On the Occasion of a Nonending Occupation

On the Occasion of a Nonending Occupation

Forty three years have passed since the June war of 1967 and sixty two years have elapsed since the 1948 war. The question today remains: where are we at in terms of ending the Arab-Israeli conflict and moving forward towards different relationships not simply between Palestinians and Israelis but throughout the Middle East. The answers are grim indeed. Instead of containing the conflict, Israel’s perpetual obsession with security and the industry created around it, whether in the military, media, diplomatic circles or in presentations aimed at convincing the Israeli population and others across the world of Israel as victim and candidate for eradication seems destined to lead Israel from one war into another. As witnessed in the recent tragic episode of the Gaza Flotilla taken over by Israeli commandoes, the Israeli action and its aftermath made out of the Turkish people a hostile nation.

But Israel’s obsession with security is reinforced by actions on the ground in order to keep lands occupied in June 1967 as part of Israel or under Israeli control. The Separation Wall that snakes around 720 kilometers plus in the West Bank and East Jerusalem; the expansion of hundreds of Jewish settler colonies in the West Bank and the refusal to hand back the Golan Heights to Syria are all intended to supposedly provide Israel with self-made guarantees of survival. The siege on the Gaza Strip confirms again Israel’s security vision. Having pulled out its forces from the Gaza Strip, Israel could have chosen to normalize its relations with the Gaza population; instead it has placed all of them under house arrest by imposing the siege. There is no willingness to acknowledge that an overwhelming majority of Palestinians want a just and peaceful resolution to the conflict with Israel. Even the Arab Peace Initiative of 2002 was seen as insignificant and not worthy for comment by a majority of the political elite in Israel.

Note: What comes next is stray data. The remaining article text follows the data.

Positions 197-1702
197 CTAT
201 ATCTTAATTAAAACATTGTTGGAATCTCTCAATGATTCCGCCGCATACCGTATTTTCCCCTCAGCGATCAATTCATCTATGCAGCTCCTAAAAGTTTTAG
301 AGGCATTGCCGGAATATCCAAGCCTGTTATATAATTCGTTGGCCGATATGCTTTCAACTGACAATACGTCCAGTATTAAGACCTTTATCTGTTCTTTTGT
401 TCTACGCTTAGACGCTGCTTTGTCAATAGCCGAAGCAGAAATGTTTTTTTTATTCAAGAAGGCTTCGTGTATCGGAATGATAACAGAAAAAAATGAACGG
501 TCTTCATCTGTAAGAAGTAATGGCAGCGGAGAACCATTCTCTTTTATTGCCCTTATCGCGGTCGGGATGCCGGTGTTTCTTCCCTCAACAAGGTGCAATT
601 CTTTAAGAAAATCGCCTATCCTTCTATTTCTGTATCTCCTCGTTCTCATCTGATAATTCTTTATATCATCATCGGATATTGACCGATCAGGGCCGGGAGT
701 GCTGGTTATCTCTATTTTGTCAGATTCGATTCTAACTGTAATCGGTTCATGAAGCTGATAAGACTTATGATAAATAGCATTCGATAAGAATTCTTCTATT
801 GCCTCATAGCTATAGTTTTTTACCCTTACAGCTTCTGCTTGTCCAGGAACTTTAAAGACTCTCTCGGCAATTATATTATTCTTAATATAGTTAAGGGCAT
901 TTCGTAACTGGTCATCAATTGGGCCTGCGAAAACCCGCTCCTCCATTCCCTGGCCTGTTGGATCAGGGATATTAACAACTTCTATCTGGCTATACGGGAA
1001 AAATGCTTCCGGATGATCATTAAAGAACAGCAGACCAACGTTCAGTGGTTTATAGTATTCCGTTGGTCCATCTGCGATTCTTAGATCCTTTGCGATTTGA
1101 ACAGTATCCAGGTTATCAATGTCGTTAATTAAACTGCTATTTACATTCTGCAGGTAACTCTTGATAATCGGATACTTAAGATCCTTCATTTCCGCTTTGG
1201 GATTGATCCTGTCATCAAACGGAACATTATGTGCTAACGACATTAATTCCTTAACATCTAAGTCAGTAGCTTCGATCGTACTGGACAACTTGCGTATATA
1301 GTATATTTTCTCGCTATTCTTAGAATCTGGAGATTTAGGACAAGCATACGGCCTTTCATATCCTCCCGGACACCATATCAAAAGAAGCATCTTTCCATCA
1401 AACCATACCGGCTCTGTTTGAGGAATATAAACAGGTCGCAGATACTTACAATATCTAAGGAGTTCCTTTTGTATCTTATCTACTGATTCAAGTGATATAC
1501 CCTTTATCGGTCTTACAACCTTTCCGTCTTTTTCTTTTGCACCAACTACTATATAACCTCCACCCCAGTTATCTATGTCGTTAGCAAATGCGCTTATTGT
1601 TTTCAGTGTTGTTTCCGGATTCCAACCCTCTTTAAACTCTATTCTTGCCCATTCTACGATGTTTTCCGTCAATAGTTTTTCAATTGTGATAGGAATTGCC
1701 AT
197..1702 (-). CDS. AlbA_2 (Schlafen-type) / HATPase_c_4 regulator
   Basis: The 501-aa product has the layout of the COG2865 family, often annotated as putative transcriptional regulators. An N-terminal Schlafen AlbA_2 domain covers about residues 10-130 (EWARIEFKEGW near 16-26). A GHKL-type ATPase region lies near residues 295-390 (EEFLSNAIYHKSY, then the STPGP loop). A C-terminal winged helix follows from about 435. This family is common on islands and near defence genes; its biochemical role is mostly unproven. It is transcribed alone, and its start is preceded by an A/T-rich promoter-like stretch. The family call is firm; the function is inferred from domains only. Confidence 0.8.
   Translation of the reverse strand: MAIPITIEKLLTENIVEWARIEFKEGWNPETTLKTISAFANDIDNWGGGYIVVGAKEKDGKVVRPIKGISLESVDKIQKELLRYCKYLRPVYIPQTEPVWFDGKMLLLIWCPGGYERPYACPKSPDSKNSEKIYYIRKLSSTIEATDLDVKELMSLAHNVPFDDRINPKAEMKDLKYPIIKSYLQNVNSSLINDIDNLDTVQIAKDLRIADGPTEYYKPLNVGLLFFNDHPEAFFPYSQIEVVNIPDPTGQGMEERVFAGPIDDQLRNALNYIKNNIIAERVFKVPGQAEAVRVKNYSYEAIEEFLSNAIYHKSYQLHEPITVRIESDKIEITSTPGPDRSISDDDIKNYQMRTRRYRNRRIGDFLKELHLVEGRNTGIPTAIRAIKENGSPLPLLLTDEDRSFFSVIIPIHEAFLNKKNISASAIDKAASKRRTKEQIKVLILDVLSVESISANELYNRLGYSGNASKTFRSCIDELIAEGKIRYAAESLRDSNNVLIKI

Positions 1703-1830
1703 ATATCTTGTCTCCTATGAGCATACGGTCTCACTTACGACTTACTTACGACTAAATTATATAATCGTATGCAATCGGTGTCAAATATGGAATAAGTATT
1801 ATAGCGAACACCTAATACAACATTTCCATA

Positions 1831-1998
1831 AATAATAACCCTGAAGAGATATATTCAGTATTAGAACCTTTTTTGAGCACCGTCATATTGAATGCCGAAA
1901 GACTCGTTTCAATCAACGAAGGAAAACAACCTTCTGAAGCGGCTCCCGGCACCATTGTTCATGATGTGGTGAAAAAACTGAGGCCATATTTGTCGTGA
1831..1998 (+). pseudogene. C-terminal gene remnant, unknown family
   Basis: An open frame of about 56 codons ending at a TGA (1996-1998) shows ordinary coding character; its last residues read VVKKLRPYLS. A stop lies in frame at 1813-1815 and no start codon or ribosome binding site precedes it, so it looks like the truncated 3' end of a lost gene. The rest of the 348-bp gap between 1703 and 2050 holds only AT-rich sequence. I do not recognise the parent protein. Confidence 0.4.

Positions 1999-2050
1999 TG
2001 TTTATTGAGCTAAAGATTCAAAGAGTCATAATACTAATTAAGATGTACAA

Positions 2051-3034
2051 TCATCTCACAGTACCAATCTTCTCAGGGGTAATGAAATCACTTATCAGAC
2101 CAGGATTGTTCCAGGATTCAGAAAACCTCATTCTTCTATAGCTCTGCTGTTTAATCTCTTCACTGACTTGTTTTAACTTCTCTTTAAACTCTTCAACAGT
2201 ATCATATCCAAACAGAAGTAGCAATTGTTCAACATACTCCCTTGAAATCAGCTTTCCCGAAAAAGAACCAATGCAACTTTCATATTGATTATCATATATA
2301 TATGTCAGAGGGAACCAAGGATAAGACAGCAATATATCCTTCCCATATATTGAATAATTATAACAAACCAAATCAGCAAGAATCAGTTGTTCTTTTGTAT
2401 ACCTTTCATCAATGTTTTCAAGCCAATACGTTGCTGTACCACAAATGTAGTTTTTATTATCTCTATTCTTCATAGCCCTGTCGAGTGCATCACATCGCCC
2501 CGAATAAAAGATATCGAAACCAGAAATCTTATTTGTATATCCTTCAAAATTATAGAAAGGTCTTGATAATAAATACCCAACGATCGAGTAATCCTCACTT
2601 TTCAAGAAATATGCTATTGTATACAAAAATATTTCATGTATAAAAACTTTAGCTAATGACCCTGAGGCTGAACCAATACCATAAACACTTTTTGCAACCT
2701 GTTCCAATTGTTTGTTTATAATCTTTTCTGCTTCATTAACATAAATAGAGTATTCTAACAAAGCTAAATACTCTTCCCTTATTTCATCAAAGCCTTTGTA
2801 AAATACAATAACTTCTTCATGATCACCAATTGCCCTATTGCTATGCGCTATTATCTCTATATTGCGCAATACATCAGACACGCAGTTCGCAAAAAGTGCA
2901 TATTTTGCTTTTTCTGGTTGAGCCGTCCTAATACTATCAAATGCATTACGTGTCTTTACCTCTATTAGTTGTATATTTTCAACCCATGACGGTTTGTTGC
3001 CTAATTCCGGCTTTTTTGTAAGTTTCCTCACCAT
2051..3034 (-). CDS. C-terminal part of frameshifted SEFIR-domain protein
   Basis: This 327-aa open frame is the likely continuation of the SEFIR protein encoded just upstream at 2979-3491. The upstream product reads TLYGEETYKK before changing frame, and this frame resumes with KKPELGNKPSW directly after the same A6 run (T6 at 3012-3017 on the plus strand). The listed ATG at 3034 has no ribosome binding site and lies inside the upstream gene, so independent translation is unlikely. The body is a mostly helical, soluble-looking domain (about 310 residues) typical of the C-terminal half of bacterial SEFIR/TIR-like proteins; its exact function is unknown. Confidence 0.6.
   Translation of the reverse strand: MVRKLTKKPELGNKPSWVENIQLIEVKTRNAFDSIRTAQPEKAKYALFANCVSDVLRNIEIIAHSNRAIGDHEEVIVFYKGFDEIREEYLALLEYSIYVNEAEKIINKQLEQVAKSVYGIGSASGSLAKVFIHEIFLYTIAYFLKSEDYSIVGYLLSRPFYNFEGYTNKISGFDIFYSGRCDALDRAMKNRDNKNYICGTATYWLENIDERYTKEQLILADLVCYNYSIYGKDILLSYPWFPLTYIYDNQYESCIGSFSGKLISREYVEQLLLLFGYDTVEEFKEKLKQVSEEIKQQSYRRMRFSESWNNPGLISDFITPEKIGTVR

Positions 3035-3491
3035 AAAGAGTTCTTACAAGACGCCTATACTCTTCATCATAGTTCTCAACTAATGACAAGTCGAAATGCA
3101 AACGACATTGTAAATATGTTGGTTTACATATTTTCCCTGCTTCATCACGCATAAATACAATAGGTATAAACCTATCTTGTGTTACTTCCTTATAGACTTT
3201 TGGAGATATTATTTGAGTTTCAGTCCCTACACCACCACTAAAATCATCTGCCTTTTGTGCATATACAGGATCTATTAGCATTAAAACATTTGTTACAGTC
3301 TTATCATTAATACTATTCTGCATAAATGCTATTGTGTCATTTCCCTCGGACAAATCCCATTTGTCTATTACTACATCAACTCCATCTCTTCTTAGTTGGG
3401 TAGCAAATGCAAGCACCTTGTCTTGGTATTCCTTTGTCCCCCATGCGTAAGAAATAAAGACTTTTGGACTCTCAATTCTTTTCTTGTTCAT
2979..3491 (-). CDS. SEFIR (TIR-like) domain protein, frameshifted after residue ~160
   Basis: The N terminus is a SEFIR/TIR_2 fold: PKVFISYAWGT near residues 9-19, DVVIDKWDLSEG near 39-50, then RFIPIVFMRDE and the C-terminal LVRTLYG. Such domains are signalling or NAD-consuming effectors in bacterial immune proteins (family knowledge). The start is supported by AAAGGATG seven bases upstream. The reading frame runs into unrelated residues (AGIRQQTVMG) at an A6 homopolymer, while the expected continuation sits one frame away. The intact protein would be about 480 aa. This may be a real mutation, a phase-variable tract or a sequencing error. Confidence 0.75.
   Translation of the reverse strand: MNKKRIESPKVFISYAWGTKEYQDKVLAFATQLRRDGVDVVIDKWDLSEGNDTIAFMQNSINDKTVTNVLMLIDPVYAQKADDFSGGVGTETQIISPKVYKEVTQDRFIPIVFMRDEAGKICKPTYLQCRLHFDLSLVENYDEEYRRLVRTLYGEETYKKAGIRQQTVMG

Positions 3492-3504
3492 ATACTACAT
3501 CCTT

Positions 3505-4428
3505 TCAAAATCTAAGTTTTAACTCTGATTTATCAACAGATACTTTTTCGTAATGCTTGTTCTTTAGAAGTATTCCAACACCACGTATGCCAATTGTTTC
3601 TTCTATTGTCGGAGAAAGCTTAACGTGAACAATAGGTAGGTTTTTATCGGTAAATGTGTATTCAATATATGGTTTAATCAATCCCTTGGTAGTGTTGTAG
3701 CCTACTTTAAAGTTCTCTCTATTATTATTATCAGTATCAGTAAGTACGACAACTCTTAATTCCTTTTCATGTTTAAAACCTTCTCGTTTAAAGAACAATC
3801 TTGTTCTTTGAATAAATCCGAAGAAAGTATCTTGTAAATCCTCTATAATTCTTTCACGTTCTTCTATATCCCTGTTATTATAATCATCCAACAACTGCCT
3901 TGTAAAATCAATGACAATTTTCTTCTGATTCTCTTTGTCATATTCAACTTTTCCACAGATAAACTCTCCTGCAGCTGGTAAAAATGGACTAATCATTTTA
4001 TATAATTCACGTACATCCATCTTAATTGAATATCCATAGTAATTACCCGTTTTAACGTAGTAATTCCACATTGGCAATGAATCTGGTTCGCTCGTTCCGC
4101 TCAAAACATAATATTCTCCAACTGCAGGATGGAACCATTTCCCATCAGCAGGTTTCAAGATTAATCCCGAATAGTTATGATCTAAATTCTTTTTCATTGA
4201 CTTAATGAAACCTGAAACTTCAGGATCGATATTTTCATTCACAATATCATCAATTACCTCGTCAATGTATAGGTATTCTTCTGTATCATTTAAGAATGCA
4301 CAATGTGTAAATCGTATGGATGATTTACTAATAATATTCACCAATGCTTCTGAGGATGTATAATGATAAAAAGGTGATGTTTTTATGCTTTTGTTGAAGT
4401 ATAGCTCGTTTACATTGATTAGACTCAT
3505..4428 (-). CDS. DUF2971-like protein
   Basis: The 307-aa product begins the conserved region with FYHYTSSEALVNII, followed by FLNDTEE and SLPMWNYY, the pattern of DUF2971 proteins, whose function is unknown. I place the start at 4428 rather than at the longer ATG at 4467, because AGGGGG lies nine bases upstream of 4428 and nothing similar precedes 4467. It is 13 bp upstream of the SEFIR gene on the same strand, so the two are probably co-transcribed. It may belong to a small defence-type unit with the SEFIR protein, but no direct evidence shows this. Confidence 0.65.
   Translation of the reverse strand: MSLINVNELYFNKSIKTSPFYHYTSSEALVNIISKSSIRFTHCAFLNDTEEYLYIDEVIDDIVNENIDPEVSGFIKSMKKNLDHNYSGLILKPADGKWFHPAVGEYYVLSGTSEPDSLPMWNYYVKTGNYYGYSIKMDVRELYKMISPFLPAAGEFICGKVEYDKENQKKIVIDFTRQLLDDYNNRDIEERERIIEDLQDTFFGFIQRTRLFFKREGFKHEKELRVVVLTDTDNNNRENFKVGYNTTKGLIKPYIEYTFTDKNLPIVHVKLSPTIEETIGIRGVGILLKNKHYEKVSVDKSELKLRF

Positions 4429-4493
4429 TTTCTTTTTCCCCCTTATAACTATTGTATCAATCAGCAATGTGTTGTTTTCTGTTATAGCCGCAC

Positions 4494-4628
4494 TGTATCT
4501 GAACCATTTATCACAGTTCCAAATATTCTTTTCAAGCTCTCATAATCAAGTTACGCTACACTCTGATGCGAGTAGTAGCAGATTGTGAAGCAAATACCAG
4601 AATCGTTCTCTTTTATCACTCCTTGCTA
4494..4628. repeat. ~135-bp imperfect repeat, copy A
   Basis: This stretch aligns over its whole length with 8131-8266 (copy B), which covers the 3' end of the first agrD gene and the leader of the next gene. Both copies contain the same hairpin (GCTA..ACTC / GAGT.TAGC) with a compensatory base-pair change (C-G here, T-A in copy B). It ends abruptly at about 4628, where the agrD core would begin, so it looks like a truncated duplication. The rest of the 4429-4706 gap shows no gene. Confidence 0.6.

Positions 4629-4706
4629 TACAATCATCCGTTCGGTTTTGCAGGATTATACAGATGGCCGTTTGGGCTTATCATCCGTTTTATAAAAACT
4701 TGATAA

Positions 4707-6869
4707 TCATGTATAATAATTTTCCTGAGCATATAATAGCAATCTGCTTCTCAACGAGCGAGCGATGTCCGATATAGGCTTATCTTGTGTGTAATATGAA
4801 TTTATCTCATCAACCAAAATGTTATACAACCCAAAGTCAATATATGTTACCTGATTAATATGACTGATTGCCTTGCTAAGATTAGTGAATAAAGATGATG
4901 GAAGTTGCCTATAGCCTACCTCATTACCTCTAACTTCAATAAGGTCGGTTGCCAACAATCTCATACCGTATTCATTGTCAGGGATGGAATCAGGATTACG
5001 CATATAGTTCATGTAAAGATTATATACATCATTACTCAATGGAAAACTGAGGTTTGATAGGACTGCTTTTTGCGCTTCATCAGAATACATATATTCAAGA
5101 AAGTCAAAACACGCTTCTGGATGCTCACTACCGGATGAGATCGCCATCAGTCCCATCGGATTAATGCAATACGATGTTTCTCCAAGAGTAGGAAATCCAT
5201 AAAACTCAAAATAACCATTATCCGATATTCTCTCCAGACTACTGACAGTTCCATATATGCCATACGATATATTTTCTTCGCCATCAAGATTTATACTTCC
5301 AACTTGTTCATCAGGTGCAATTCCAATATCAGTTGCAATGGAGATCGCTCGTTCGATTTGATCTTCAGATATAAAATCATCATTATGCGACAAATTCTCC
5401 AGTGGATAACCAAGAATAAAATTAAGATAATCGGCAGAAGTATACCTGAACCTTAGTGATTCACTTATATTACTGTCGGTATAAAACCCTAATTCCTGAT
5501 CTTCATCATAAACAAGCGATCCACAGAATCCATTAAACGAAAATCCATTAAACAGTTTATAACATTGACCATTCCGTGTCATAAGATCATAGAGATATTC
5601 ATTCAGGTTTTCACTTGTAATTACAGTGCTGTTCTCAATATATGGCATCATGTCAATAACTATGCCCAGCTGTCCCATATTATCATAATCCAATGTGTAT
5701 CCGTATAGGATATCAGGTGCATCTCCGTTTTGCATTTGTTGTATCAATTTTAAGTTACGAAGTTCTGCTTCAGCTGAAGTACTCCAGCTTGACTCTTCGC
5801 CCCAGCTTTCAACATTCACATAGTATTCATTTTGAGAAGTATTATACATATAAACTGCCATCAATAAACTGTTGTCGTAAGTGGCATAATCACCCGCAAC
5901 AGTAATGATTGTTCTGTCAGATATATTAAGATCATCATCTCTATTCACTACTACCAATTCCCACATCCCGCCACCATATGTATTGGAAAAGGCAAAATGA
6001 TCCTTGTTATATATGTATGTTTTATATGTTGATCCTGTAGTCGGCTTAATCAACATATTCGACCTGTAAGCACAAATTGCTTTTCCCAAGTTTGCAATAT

Israel does not have a vision for peace nor is it willing to mold such a vision together with its Palestinian neighbors. The Israeli vision for a Palestinian state is for that state to remain, for an indefinite period of time, another additional guarantee for Israel’s security. Thus a viable Palestinian state, as called for by President George W. Bush, will only become viable, from an Israeli perspective, if it were totally dependent and remains subservient to Israel’s security needs and requirements. There is no other vision beside that of security to determine the future between Israel and the Palestinians.

Israeli actions in East Jerusalem are also proof that Israel does not have a vision for peace; rather its intention is to take over as much of the Arab Palestinian parts of the city in order to make it impossible to share the city in any future arrangement. The litany of woes, home demolitions, family evictions beside the series of administrative, municipal and other restrictions imposed on the Palestinian population of East Jerusalem make the city of Jerusalem a sad divided city contrary to the claims of Israeli politicians. The socio-economic, cultural and educational disparities between the Arab Palestinian and the Jewish inhabitants of the city are proof of the marginalization of the Arab city of Jerusalem. The Israelis are not courageous enough, maybe not wise enough, to opt for a vision in which Jerusalem is shared among all of its communities and the two nationalities in order that all will feel that the city is theirs with mutual acknowledgement and respect.

The prospects for peace and a just resolution to the Arab – Israeli conflict and to the Palestinian predicament of dispossession and estrangement are indeed not there. There is doubt that the powers of the world, including the USA, would convince the Israelis to move forward towards a comprehensive vision for peace. Instead, they may as well be convinced themselves by the Israelis that more military campaigns are called for in order to assure the security of the Israeli state.

The sense of desperation and injustice that is prevalent not only among Palestinians but also across the Arab and Muslim worlds is not a good omen for Israel and its Western allies. Unless something gives concretely on the ground and unless things start moving forward on the political process, then the prospects for the future are going to be disastrous to all of us in this region, Israel included.

*Dr. Sabella is Executive Director of the Middle East Council of Churches’ Department of Service for Palestinian Refugees.  He lives in Jerusalem.